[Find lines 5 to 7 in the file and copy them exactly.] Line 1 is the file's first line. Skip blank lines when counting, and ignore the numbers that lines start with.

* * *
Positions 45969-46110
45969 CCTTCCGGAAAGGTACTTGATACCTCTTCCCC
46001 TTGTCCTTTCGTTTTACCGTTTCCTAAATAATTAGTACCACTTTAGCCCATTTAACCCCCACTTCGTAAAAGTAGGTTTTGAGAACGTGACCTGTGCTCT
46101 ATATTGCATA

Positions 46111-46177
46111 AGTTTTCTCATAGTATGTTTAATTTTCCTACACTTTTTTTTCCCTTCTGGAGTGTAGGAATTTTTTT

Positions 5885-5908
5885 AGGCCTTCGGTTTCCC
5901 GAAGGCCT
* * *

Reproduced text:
Positions 46111-46177
46111 AGTTTTCTCATAGTATGTTTAATTTTCCTACACTTTTTTTTCCCTTCTGGAGTGTAGGAATTTTTTT

Positions 5885-5908